National Guard, Reserves Fully Integrated Into Force, Leaders Say
By Sgt. Sara Wood, USA
American Forces Press Service
WASHINGTON, May 4, 2006 The National Guard and reserve components are key players in America's ability to fight the war on terror abroad, and respond to security threats and national disasters in the homeland, Defense Department leaders said here yesterday.
These components are vital to America's total force strength, and integrated planning is the key to success in the future, Navy Adm. Timothy Keating, commander of U.S. Northern Command and North American Aerospace Defense Command, and Paul McHale, assistant secretary of defense for homeland defense, said at the second hearing of the Commission on the National Guard and Reserves.
The National Guard and reserves make up almost half of America's total military strength and are involved in every aspect of homeland defense and civil support, McHale said.
Air National Guardsmen and reservists fly almost 71 percent of the nation's air-defense sorties, and the Navy Reserve augments the active-duty Navy in the maritime homeland defense mission, McHale said. In the land domain, reserve forces are capable of serving in homeland defense reaction-force roles and will be able to do so, if authorized by the secretary of defense, under the 2005 National Defense Authorization Act, he added.
The reserve components also play a key role in hazards consequence management, McHale said. The National Guard provides emergency preparedness liaison officers in every state and in each of the 10 Federal Emergency Management Agency regional offices, he said. The National Guard also has a joint force headquarters in each state to provide communication between all Guard forces, he said.
Keating also recognized the contributions of the National Guard and reserves, specifically to Northern Command. Reserve forces are key players in that command's development of homeland defense and civil support plans, he said, and are a critical component of the more than 35 exercises Northern Command conducts each year.
Acting on lessons learned from the response to Hurricane Katrina in 2005, Northern Command has already taken steps to improve its collaboration with the National Guard and its ability to respond to natural disasters, Keating said.
In February, NORTHCOM held a hurricane preparation conference, where 10 adjutants general from the Gulf Coast region and Northern Command senior leaders had the opportunity to prepare for the 2006 hurricane season, Keating said. The command is also integrating active-duty colonels as defense coordinating officers into each of the 10 FEMA regions, he said.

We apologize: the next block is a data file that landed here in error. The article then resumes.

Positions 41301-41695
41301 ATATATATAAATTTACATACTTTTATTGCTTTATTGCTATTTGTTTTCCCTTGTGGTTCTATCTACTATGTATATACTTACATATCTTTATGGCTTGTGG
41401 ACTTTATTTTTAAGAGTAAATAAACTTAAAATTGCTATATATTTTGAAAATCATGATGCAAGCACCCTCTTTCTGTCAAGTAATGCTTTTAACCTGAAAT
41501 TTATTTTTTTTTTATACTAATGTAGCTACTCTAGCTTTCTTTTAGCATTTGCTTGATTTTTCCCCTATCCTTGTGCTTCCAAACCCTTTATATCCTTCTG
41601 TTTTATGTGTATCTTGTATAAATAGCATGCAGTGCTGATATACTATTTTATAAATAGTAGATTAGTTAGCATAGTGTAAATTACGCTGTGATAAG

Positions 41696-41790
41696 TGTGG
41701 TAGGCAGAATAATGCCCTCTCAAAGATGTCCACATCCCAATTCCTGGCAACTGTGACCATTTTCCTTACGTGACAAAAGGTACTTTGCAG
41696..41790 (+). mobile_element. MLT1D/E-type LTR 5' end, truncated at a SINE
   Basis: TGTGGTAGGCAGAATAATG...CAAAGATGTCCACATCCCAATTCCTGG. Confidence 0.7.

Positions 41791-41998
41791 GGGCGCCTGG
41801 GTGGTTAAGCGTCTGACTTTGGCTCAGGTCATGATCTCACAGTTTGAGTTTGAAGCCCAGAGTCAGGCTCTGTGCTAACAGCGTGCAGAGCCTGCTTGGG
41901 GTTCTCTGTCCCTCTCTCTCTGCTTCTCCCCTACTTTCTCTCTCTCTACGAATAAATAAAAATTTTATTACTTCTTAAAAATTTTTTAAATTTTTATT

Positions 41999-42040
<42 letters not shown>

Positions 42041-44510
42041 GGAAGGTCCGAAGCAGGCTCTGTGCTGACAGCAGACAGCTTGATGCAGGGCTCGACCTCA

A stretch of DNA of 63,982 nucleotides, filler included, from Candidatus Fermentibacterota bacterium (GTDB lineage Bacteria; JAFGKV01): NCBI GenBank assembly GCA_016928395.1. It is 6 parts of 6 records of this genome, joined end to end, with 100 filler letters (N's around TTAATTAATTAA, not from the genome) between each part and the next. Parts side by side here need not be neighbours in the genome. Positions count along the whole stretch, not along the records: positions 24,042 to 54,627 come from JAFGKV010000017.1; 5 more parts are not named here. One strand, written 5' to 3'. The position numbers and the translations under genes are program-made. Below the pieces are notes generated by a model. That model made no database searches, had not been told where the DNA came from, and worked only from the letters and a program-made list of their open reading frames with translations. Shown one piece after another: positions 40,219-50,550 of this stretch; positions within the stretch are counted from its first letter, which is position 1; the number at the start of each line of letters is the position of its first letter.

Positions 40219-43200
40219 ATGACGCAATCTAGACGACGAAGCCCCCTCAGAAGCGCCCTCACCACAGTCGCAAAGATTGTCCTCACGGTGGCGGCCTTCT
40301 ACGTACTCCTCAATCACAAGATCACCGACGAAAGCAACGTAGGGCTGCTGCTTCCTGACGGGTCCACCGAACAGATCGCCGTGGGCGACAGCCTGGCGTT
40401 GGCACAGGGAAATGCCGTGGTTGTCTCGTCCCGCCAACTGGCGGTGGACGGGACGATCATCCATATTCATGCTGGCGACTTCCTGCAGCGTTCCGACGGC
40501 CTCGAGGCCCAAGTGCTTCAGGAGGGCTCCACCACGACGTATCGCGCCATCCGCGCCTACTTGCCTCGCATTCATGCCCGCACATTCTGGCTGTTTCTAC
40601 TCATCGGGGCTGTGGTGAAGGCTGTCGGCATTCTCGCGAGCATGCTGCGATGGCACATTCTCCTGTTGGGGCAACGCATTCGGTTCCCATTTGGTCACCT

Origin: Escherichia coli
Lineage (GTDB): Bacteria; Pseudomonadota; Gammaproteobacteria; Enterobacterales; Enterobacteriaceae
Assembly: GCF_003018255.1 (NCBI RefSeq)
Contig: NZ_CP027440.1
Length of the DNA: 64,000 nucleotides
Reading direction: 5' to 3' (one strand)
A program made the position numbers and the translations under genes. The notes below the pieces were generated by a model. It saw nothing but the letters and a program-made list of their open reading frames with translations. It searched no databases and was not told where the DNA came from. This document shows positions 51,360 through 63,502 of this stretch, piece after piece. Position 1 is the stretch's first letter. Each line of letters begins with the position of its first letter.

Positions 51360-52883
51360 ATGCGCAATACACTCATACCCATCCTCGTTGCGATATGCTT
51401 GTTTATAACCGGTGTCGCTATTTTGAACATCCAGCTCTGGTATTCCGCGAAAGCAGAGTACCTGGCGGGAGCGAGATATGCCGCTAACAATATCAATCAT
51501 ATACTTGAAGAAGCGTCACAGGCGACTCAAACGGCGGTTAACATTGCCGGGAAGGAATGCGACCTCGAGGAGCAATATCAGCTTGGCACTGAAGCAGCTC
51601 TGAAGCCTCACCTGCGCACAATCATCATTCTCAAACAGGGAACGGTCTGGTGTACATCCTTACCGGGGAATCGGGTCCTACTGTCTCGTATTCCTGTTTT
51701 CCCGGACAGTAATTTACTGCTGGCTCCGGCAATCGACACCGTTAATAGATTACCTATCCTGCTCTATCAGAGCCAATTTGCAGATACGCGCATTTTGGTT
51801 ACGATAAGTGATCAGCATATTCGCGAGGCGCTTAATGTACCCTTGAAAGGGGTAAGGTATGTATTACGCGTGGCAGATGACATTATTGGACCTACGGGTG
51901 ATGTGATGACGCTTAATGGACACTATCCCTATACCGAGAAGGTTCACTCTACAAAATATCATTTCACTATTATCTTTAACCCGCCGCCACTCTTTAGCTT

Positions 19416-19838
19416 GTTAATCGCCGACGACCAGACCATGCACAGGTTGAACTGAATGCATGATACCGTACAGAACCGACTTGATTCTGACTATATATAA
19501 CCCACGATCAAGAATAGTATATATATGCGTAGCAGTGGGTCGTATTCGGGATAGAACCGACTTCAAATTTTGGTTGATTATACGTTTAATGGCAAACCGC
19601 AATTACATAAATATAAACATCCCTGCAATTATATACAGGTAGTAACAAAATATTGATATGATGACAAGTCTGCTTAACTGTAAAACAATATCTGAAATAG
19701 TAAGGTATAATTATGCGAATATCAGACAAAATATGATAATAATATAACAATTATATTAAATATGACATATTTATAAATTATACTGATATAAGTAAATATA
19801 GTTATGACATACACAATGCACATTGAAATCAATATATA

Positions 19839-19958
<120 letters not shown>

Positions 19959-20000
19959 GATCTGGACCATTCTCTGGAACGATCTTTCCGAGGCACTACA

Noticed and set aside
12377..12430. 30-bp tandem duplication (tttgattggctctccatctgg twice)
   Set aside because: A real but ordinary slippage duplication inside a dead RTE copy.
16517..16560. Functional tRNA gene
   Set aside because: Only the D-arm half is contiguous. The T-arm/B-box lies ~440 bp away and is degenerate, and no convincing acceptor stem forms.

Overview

To solidify the partnership between the active duty and reserve forces, Northern Command participated in the meetings of the National Governors Association and the Adjutants General Association of the United States in February, Keating said.
"These face-to-face meetings provided a forum for U.S. Northern Command and the National Guard to discuss challenges and responsibilities and enhance our domestic coalitions," he said.
NORTHCOM also has worked with the National Guard Bureau on ways to improve communications and situational awareness, Keating said. One important initiative they've undertaken is creating a common data set to allow everyone to speak the same language when referring to events or requesting assistance, he said.
Integrated planning like that between Northern Command and the National Guard is important in anticipating homeland defense incidents or natural disasters and knowing what is needed to respond to them, McHale said.
DoD is considering measures to improve integration between federal and state military forces, as well as between military forces and federal, state and local civilian responders, McHale said. This integration of planning needs to be conducted before a crisis occurs, so the response can be as effective as possible when a crisis happens, he said.
"We don't want to engage in crisis action planning when we can anticipate those requirements through deliberate staff planning in a pre-crisis environment," he said.
The most important thing in dealing with future crises is a unity of effort, not necessarily a unity of command, both leaders said. The traditional chain of reaction should still be followed, with the local and state officials being the first responders, and then requesting federal assistance if the situation is beyond their control, McHale said.
The Commission on the National Guard and Reserves was created by the National Defense Authorization Act for Fiscal Year 2005. The commission is charged by Congress to recommend any needed changes in law and policy to ensure that the Guard and Reserve are organized, trained, equipped, compensated and supported to best meet the national security requirements of the U.S.